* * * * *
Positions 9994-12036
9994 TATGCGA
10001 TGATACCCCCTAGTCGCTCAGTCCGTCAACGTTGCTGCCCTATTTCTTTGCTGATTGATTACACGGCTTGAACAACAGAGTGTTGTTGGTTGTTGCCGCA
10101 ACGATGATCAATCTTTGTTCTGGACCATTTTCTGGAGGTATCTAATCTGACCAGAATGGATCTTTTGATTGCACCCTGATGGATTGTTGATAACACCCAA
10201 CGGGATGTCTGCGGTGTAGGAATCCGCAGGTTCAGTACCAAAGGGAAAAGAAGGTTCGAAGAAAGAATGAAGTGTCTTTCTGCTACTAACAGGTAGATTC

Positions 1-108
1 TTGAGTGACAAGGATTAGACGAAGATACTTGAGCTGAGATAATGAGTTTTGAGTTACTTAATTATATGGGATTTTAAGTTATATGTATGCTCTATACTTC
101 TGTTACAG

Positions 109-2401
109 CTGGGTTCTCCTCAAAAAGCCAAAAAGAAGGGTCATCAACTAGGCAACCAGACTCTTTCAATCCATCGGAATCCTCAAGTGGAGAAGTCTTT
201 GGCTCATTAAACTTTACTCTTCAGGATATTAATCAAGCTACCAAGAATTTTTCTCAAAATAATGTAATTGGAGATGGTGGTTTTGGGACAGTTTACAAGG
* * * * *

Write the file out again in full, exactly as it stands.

Positions 9994-12036
9994 TATGCGA
10001 TGATACCCCCTAGTCGCTCAGTCCGTCAACGTTGCTGCCCTATTTCTTTGCTGATTGATTACACGGCTTGAACAACAGAGTGTTGTTGGTTGTTGCCGCA
10101 ACGATGATCAATCTTTGTTCTGGACCATTTTCTGGAGGTATCTAATCTGACCAGAATGGATCTTTTGATTGCACCCTGATGGATTGTTGATAACACCCAA
10201 CGGGATGTCTGCGGTGTAGGAATCCGCAGGTTCAGTACCAAAGGGAAAAGAAGGTTCGAAGAAAGAATGAAGTGTCTTTCTGCTACTAACAGGTAGATTC

Positions 1-108
1 TTGAGTGACAAGGATTAGACGAAGATACTTGAGCTGAGATAATGAGTTTTGAGTTACTTAATTATATGGGATTTTAAGTTATATGTATGCTCTATACTTC
101 TGTTACAG

Positions 109-2401
109 CTGGGTTCTCCTCAAAAAGCCAAAAAGAAGGGTCATCAACTAGGCAACCAGACTCTTTCAATCCATCGGAATCCTCAAGTGGAGAAGTCTTT
201 GGCTCATTAAACTTTACTCTTCAGGATATTAATCAAGCTACCAAGAATTTTTCTCAAAATAATGTAATTGGAGATGGTGGTTTTGGGACAGTTTACAAGG